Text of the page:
4.2. Attacker Model
The security analysis of the proposed model is performed after inducing a grayhole attack , a mistreatment attack [57, 58], and MITM attack . Their analysis is shown in Table 5. In the proposed model, we use GA-SVM for detecting malicious nodes and revoked them from the network.
4.2.1. Energy Consumption
Figure 7 shows the effect of grayhole, mistreatment and MITM attacks, and the proposed solution based on energy consumption. During routing, the nodes’ energy is consumed when data packets are sent toward the destination. From the figure, it is shown that the grayhole attack has less impact on the energy consumption as compared to mistreatment attack. For the grayhole attack, the malicious nodes do not forward all of the data packets to the destination, and they drop some of the data packets before reaching the destination. Therefore, some of the data packets do not reach CHs, which make it to consume less energy. Furthermore, the mistreatment attack has a high energy consumption as compared to the grayhole and MITM attacks. In this attack, the malicious nodes tampered with the routing table and changed their destination. Therefore, the data packets are forwarded to the wrong destination, and the nodes consume high energy because malicious nodes give long paths and false destinations. Moreover, low energy is consumed in the MITM attack as compared to grayhole attack when sending the tampered data packets toward the destination. The reason is that when the node does not send the correct data packets to the destination, the node again requests for the data from the source nodes. Moreover, less energy is consumed after the detection of malicious nodes using GA-SVM in the proposed model. In GA-SVM, the legitimate nodes perform routing without tampering the data packets and changing routes; therefore, the energy consumed is less as shown in Figure 7.
4.2.2. Dead Nodes
Table 5 shows that the mistreatment attack highly affects the proposed model because it has a low network lifetime. In the mistreatment attack, the nodes consume high energy; therefore, all nodes are dead at 2100 rounds. Furthermore, in the MITM attack, all of the nodes are dead at 2300 rounds because the malicious nodes tampered with the data packets and forwarded the malicious data packets to CHs. Moreover, in the grayhole attack, the nodes do not consume high energy; therefore, their networks’ lifetime is higher than both the other attacks. In the proposed model, GA-SVM is used to detect the malicious nodes and revoked them from the network. Using the proposed GA-SVM, the model is free from malicious nodes. The legitimate nodes consume less energy, and as a result, their networks’ lifetime became high. Therefore, all of the legitimate nodes are dead at 4000 rounds as shown in Figure 8.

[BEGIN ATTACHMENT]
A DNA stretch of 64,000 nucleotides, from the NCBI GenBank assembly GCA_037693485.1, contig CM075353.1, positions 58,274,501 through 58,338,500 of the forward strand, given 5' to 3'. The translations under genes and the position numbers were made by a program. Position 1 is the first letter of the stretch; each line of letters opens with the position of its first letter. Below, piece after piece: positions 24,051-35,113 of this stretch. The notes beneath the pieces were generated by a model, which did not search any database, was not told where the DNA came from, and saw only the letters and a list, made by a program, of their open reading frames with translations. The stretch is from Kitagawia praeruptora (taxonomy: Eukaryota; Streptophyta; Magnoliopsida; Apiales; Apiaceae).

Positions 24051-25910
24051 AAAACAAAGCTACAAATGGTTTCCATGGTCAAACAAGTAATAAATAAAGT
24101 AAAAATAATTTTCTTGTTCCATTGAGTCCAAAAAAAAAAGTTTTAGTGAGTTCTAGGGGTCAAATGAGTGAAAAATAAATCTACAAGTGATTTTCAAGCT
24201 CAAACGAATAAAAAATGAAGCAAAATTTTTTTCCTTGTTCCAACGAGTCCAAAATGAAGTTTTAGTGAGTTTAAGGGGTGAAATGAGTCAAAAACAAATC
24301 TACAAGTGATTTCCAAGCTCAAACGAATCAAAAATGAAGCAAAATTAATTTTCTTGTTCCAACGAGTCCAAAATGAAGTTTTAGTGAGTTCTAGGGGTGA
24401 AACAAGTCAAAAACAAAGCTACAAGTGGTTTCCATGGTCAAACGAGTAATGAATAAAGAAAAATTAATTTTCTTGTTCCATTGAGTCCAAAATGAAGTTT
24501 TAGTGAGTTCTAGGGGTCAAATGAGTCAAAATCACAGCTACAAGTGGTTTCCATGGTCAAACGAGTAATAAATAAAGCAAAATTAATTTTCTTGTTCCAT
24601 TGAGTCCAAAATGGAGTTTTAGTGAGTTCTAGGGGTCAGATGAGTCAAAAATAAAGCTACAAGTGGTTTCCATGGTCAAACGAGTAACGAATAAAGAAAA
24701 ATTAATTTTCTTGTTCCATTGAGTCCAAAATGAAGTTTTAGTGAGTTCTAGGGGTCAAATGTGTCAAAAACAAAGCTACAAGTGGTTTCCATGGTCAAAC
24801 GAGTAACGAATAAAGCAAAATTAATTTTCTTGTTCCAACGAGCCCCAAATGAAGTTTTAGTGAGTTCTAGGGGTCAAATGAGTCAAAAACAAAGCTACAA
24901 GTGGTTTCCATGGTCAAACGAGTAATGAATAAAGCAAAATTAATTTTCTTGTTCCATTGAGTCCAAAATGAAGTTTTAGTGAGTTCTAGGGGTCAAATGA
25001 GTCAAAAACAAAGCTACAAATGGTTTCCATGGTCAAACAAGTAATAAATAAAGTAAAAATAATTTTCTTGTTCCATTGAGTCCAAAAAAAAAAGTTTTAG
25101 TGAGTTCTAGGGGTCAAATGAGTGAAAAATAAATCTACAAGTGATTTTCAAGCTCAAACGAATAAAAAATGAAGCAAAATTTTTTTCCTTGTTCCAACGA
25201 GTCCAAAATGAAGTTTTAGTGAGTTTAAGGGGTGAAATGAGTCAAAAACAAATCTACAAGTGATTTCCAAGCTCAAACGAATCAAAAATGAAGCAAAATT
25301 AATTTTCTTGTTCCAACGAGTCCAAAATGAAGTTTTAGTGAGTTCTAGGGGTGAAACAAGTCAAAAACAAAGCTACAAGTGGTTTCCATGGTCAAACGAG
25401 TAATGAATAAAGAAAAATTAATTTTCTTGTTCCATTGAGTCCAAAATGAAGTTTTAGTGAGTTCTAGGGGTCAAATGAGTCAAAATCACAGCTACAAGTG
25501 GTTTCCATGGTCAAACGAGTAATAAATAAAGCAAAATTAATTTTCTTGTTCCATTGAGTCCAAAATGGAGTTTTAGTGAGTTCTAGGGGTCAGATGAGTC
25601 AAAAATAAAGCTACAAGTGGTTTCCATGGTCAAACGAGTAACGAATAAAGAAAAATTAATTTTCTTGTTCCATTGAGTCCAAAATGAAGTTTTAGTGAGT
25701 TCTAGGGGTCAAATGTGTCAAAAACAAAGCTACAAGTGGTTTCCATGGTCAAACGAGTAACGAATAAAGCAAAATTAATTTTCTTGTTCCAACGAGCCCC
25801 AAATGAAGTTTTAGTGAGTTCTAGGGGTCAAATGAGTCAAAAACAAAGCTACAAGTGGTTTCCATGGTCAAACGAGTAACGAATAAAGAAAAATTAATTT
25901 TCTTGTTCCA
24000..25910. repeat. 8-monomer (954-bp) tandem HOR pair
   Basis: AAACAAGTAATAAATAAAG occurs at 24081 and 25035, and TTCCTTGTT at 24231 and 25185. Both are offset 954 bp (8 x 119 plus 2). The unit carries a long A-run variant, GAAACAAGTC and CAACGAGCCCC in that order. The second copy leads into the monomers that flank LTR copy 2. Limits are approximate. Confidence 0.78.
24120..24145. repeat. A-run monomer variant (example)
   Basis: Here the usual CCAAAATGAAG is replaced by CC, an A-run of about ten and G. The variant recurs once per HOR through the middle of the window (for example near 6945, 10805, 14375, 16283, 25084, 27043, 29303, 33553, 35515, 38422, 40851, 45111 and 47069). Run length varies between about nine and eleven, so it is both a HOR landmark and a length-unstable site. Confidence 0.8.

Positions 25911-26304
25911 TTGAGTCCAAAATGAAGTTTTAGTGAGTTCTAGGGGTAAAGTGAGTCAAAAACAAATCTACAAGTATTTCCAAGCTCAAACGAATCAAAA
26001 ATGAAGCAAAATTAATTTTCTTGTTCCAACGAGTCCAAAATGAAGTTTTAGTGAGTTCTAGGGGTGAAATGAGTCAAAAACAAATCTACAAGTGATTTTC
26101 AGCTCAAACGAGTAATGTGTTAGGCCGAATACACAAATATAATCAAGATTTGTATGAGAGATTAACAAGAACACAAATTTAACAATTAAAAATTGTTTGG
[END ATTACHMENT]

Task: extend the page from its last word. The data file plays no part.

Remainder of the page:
4.2.3. Grayhole Attack
In the grayhole attack, the value of PdR increases by 53% because the malicious nodes received the data packets and do not forward it to the destination. The GA-SVM model detects 21.75% malicious nodes that are present in the network and drops the data packets. Therefore, after the detection of malicious nodes, the value of PdR decreases as shown in Figure 9(a).
The value of PdR for the GA-SVM model is higher than the grayhole attack in the system. In the absence of the malicious nodes, the total number of data packets sent from the source is successfully received at the destination. The value of PdR is minimum in the presence of the malicious nodes because the malicious nodes do not forward the data packets toward the destination as shown in Figure 9(b). However, when the value of PdR is maximum, the performance of the IoST network is increased. Moreover, the GA-SVM model classifies the malicious and legitimate nodes in order to remove the malicious node from the network. After the malicious nodes are revoked from the network, the value of PdR increases up to 99.72%.
In the misrouted attack, the malicious nodes received the data packets from source nodes; however, they are misrouted. In the presence of malicious nodes, the value of mistreatment is high as shown in Figure 10(a). In the network, if the data packets are misrouted, the network becomes congested. Otherwise, it will not be congested.
In Figure 10(b), MITM attack is induced in the proposed model. Therefore, the value of PMR becomes high in the presence of malicious nodes, i.e., 89%. I t is high because the malicious nodes tampered with the data packets and forwarded them toward the destination. After the detection of malicious nodes using GA-SVM, the value of PMR becomes low. The purple bar of GA-SVM shows the number of nodes that do not modify the data packets. The proposed system model is robust against the following two attacks.
(1) Spoofing Attack. In the spoofing attack, the malicious node takes the identity (ID) of the legitimate node and acts as a trustworthy node. This attack is not possible because all of the nodes are registered in the blockchain, which makes it difficult to compromise the system.